You’ll note the argument (or phase) of our wavefunction moves clockwise—or counterclockwise, depending on whether you’re standing in front of behind the clock. Of course, Nature doesn’t care about where we stand or—to put it differently—whether we measure time clockwise, counterclockwise, in the positive, the negative or whatever direction. Hence, I’ve argued we can have both left- as well as right-handed wavefunctions, as illustrated below (for p ≠ 0). Our hypothesis is that these two physical possibilities correspond to the angular momentum of our electron being either positive or negative: Jz = +ħ/2 or, else, Jz = −ħ/2. [If you’ve read a thing or two about neutrinos, then… Well… They’re kinda special in this regard: they have no charge and neutrinos and antineutrinos are actually defined by their helicity. But… Well… Let’s stick to trying to describing electrons for a while.]

The line of reasoning that we followed allowed us to calculate the amplitude a. We got a result that tentatively confirms we’re on the right track with our interpretation: we found that = ħ/me·c, so that’s the Compton scattering radius of our electron. All good ! But we were still a bit stuck—or ambiguous, I should say—on what the components of our wavefunction actually are. Are we really imagining the tip of that rotating arrow is a pointlike electric charge spinning around the center? [Pointlike or… Well… Perhaps we should think of the Thomson radius of the electron here, i.e. the so-called classical electron radius, which is equal to the Compton radius times the fine-structure constant: rThomson = α·rCompton ≈ 3.86×10−13/137.]

So that would be the flywheel model.

In contrast, we may also think the whole arrow is some rotating field vector—something like the electric field vector, with the same or some other physical dimension, like newton per charge unit, or newton per mass unit? So that’s the field model. Now, these interpretations may or may not be compatible—or complementary, I should say. I sure hope they are but… Well… What can we reasonably say about it?

Let us first note that the flywheel interpretation has a very obvious advantage, because it allows us to explain the interaction between a photon and an electron, as I demonstrated in my previous post: the electromagnetic energy of the photon will drive the circulatory motion of our electron… So… Well… That’s a nice physical explanation for the transfer of energy. However, when we think about interference or diffraction, we’re stuck: flywheels don’t interfere or diffract. Only waves do. So… Well… What to say?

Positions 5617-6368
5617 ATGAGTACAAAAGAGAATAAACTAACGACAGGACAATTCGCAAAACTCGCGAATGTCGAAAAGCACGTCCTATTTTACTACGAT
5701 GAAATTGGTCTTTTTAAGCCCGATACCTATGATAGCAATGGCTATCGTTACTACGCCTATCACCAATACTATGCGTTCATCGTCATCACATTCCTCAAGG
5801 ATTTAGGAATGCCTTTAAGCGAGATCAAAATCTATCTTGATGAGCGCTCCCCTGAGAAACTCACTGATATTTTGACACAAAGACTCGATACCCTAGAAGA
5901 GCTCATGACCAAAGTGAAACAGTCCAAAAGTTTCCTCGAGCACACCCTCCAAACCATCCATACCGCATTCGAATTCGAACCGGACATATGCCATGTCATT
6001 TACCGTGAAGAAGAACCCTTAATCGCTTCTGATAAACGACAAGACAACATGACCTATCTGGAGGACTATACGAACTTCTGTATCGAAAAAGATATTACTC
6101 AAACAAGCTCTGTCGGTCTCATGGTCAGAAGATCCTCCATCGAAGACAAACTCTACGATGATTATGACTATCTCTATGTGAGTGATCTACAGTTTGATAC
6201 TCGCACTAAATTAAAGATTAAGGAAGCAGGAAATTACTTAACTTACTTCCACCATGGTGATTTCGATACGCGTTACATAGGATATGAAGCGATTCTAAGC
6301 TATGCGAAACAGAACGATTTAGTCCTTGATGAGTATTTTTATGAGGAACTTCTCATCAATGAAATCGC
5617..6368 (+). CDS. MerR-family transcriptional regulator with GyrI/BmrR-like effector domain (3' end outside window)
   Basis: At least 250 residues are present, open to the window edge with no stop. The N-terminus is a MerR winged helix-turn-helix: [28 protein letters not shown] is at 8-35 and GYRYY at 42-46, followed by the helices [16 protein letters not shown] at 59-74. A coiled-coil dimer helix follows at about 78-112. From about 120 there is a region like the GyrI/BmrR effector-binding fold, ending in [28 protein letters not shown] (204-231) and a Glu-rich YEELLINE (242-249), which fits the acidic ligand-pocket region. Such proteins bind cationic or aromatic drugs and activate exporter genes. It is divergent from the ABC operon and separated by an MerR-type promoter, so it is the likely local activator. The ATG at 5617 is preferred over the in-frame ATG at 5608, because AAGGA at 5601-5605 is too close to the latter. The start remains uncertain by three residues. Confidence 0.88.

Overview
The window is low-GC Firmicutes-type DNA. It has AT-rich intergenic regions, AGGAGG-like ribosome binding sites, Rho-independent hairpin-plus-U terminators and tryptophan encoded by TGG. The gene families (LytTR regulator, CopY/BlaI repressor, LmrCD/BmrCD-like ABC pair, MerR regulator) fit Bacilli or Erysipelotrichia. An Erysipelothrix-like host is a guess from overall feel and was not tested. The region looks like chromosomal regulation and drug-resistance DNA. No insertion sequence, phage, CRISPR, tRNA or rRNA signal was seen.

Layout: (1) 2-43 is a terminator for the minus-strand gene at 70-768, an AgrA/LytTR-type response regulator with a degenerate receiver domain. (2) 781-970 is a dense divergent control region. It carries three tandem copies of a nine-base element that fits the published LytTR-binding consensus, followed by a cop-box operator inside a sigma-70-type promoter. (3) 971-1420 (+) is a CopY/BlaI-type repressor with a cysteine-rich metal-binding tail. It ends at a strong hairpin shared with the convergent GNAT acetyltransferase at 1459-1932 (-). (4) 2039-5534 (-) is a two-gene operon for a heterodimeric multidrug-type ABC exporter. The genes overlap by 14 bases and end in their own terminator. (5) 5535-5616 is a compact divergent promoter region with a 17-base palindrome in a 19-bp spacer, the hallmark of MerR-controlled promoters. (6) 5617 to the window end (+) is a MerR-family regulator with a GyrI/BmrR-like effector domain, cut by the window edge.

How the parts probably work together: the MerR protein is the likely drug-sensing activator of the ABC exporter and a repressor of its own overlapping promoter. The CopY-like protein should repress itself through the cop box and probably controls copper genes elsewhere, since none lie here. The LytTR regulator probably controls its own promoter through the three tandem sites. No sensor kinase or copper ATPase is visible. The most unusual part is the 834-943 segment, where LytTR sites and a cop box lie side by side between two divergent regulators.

I am not sure, but here I want to think some more by pushing the flywheel metaphor to its logical limits. Let me remind you of what triggered it all: it was the mathematical equivalence of the energy equation for an oscillator (E = m·a2·ω2) and Einstein’s formula (E = m·c2), which tells us energy and mass are equivalent but… Well… They’re not the same. So what are they then? What is energy, and what is mass—in the context of these matter-waves that we’re looking at. To be precise, the E = m·a2·ω2 formula gives us the energy of two oscillators, so we need a two-spring model which—because I love motorbikes—I referred to as my V-twin engine model, but it’s not an engine, really: it’s two frictionless pistons (or springs) whose direction of motion is perpendicular to each other, so they are in a 90° degree angle and, therefore, their motion is, effectively, independent. In other words: they will not interfere with each other. It’s probably worth showing the illustration just one more time. And… Well… Yes. I’ll also briefly review the math one more time.

V-2 engine

If the magnitude of the oscillation is equal to a, then the motion of these piston (or the mass on a spring) will be described by x = a·cos(ω·t + Δ). Needless to say, Δ is just a phase factor which defines our t = 0 point, and ω is the natural angular frequency of our oscillator. Because of the 90° angle between the two cylinders, Δ would be 0 for one oscillator, and –π/2 for the other. Hence, the motion of one piston is given by x = a·cos(ω·t), while the motion of the other is given by x = a·cos(ω·t–π/2) = a·sin(ω·t). The kinetic and potential energy of one oscillator – think of one piston or one spring only – can then be calculated as: